She says the introduction of new technologies draws attention to lawmaking within Africa, as many current laws and regulations were put in place before the digital revolution. The poor fit of existing regulations, many of which may predate modern technologies and business practices, is an issue of ongoing contestation globally, with the lack of regulatory oversight giving tech companies a green light to experiment in various territories as they see fit.
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Undoing digital colonialism, Arewa suggests, would involve establishing relationships not built on colonial parallels. “This would mean engaging with countries in the Global South as partners, rather than grounds for exploitation,” she says. Several measures can be adopted from a trade perspective, meanwhile, according to Abhijit Das, head of the Centre for World Trade Organisation (WTO) Studies at the Indian Institute of Foreign Trade. He believes there should be no obligations on digital issues in free trade agreements at the WTO, such as forcing countries to liberalise e-commerce, with these agreements now the “most important legal instrument” for exacerbating digital colonisation. Countries should also have the flexibility to impose restrictions on cross-border data flows, and mandate localisation of servers within their territory. This, Abhijit says, will help developing countries create a vibrant domestic digital sector without becoming dependent on imports of digital products.
He adds countries must also be able to tax digital players, and nations must not be “arm-twisted into not imposing taxes on foreign suppliers of digital services” either. This is on top of governments being able to sufficiently regulate the digital sector, in light of provisions in existing trade agreements that “tie the hands of governments”.
Data is the new tea
The continued appropriation of data from the stream of the collective human experience is a phenomenon of historical significance, comparable with the original land grab, says Nick Couldry, professor of media, communications and social theory at LSE. He believes this “data colonialism” exacerbates historic power dynamics with regards to the world’s resources given that data, and the value derived from it, represents a completely new type of asset to “grab and appropriate”.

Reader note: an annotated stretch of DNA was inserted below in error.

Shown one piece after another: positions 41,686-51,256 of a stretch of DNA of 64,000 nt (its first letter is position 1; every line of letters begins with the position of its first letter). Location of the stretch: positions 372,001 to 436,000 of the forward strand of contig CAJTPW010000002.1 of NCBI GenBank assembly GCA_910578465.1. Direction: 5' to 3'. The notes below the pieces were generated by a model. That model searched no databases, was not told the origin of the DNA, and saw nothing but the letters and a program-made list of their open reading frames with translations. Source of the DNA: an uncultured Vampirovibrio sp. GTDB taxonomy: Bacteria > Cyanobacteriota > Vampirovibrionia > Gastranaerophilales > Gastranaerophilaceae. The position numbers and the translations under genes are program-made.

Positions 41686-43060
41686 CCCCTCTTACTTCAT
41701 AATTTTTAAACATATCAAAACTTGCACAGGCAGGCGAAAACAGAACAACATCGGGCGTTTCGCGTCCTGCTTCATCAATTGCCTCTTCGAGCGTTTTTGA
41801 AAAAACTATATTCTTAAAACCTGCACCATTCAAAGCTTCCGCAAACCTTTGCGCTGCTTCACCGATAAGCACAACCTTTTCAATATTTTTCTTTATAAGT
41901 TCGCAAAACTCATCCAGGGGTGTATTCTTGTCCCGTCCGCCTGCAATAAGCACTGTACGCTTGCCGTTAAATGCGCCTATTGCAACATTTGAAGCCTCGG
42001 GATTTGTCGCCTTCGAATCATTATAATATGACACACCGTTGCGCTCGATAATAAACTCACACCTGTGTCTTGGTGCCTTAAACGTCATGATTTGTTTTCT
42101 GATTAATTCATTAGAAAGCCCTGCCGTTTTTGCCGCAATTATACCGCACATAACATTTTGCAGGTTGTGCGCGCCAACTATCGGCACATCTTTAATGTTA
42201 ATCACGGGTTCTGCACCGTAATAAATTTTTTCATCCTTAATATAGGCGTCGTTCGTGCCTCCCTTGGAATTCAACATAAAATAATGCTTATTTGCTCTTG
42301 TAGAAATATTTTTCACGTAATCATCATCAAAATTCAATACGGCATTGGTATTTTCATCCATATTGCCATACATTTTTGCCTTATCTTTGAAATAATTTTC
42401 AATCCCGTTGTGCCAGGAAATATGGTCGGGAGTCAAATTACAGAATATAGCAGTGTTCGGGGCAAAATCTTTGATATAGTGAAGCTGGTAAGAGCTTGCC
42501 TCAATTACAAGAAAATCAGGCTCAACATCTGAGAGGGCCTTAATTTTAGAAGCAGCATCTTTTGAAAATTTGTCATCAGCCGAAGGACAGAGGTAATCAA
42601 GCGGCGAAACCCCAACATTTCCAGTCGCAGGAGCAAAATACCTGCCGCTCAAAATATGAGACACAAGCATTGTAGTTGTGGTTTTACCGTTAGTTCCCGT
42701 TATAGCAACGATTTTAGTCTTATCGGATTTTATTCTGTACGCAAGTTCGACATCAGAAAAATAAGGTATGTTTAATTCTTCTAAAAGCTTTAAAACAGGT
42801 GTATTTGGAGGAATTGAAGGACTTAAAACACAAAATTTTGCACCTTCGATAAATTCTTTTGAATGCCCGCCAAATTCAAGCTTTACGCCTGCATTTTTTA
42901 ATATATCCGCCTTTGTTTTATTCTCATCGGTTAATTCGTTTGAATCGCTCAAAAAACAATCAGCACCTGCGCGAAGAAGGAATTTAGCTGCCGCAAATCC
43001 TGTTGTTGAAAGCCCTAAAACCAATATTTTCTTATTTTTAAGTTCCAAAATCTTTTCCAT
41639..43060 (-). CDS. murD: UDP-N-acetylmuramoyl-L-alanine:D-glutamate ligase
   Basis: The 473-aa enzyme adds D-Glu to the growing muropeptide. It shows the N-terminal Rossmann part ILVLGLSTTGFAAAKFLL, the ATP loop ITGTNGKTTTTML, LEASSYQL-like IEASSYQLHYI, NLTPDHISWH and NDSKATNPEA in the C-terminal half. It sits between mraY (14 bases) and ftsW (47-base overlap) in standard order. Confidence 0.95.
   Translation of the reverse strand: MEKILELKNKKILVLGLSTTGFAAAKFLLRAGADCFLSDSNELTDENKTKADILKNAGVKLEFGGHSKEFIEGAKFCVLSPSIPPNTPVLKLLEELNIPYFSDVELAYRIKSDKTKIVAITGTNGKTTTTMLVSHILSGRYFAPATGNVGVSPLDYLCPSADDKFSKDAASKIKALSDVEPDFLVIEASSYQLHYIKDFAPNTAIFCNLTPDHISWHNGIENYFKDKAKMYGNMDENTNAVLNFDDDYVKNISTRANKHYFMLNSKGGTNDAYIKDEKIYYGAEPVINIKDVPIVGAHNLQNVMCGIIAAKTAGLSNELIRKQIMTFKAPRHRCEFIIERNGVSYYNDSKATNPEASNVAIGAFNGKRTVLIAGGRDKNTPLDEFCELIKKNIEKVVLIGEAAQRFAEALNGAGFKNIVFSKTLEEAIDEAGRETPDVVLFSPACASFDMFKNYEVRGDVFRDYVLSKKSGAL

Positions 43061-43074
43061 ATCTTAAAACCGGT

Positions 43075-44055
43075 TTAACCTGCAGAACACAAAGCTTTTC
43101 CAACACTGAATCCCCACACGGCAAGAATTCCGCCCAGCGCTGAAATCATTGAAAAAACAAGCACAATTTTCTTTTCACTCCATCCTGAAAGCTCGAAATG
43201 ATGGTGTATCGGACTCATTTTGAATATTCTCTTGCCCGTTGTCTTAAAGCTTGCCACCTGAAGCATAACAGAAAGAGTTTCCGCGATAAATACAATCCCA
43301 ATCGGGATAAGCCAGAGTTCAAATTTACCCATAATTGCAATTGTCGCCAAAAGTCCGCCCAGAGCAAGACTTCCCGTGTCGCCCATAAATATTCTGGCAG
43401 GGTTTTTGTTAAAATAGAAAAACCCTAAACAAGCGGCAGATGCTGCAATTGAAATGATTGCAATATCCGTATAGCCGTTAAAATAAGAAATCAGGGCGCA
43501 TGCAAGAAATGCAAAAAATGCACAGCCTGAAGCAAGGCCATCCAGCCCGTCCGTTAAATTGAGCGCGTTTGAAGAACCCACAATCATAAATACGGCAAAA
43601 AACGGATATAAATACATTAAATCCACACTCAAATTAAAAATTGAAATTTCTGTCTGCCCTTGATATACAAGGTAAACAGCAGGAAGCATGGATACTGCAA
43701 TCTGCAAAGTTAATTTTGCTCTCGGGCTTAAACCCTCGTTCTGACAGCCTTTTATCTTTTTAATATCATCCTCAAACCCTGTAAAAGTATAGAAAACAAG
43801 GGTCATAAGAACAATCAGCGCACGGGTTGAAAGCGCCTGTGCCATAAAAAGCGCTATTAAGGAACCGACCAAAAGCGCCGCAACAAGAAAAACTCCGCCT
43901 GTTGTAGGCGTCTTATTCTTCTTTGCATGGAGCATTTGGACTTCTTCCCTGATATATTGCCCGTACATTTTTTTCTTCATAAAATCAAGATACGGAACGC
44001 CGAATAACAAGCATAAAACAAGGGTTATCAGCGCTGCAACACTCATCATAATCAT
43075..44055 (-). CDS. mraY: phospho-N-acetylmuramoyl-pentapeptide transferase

The continued appropriation of data by companies thriving in Silicon Valley has been likened to the original land grab
Couldry adds historic colonialism evolved over the course of four centuries into complex imperialist political structures and cultures of racism. It’s much too early to say, therefore, if data colonialism will ever evolve in the same way. He says, however, the underlying principles of colonialism, which centred on imposing ‘Western superiority’ to appropriate resources across the world, will continue through the rhetoric of big data. This language of ‘dataism’, he adds, is based around the idea that the maximum amount of data must always be gathered, whatever the cost.
Data colonialism can, in principle, thrive everywhere, so it takes place not only in the Global South but also in the North. Ultimately, though, the key targets for data extraction will always be shaped by historical colonialism, Couldry continues, leaving many African countries vulnerable to the Trojan Horse offerings by companies like Facebook. He uses Facebook Free Basics as an example of a free, limited internet service for developing markets that was found to ignore local sites and prioritise Western ones instead. “Where we think data colonialism is headed, as it grows within the power structures already inherited from capitalism,” Couldry explains, “is to make possible an entirely new type of social and economic order, based on much more intensive governance of people in the interests of value extraction."
The only way to end digital colonialism, Kwet adds, is by reconstructing the digital economy in a way that strips out the system of private property and production for profit, and replaces it with one organised by society to service society on egalitarian terms. This includes free and open source software, a phasing out of IP, stronger privacy laws, and a digital tech deal that would fund the production, maintenance, and access to technology for everyone. This must be formulated collectively by people across the world, he says, fuelled by a movement that intersects with broader political, economic, and social justice ambitions.
Couldry says he’s “optimistic” about resisting data colonialism in the long term, “provided we’re not misled by false solutions”. He says a good starting point would be to imagine a world that refuses to intensify data colonialism and instead relies less on data-extracting platforms for the conduct of our daily lives. For this to be effective, though, it must be through collective means, as there’s no other way to resist something as large as an entire social order except by “imagining and starting to live out a different one”.